Manufacturer voluntarily withdraws Meridia due to risk for heart attack and stroke
FRIDAY, Oct. 8 (HealthDay News) -- Abbott Laboratories, maker of Meridia (sibutramine), agreed to voluntarily withdraw the obesity drug from the market because it might place users at increased risk of heart attack and stroke, according to an Oct. 8 announcement from the U.S. Food and Drug Administration.
The agency requested the action following review of data from a trial of about 10,000 patients -- randomized to Meridia or placebo over 60 months -- initiated to examine the cardiovascular safety of the drug, which was approved for weight loss by the FDA in November 1997.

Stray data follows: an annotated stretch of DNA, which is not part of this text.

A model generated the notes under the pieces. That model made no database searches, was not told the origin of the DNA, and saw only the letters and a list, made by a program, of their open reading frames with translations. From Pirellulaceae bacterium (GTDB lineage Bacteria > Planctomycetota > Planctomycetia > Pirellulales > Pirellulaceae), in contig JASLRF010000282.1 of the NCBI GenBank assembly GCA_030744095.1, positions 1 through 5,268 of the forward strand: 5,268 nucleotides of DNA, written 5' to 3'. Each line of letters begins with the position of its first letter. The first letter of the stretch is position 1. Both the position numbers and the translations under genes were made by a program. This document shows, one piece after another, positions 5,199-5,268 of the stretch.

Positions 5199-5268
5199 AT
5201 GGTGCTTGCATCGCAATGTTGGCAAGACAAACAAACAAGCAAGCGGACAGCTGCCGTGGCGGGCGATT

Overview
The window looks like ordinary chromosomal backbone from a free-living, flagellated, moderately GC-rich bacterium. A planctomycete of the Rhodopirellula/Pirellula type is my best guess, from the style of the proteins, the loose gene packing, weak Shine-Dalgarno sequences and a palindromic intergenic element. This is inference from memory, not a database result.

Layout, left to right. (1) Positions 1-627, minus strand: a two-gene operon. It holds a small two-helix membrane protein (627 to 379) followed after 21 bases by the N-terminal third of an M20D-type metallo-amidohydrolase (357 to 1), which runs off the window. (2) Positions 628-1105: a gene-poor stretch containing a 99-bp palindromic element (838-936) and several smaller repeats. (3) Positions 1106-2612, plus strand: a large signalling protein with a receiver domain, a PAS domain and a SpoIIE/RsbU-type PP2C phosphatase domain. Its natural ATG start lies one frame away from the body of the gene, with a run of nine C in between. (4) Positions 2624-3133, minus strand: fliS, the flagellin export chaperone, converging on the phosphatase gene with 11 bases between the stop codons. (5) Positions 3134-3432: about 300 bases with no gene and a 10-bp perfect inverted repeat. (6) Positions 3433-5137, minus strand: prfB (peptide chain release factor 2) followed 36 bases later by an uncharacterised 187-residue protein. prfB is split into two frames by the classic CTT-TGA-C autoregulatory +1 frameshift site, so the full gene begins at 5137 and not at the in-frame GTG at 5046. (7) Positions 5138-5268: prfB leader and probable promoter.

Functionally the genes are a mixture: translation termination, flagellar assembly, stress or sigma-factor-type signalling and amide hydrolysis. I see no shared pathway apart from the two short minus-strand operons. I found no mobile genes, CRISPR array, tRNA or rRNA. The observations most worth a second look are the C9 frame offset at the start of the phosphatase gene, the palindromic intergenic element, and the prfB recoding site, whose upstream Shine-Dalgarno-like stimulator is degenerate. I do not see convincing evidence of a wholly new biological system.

The Sibutramine Cardiovascular Outcomes Trial showed a 16 percent increase in risk of major adverse cardiovascular events in patients taking the drug compared to placebo recipients. Weight loss in the treatment group was relatively modest, and the FDA concluded that the risks associated with the drug outweighed its potential to help patients lose weight.
"Meridia's continued availability is not justified when you compare the very modest weight loss that people achieve on this drug to their risk of heart attack or stroke," John Jenkins, M.D., director of the Office of New Drugs in the FDA's Center for Drug Evaluation and Research, said in a statement. "Physicians are advised to stop prescribing Meridia to their patients, and patients should stop taking this medication. Patients should talk to their health care provider about alternative weight loss and weight loss maintenance programs."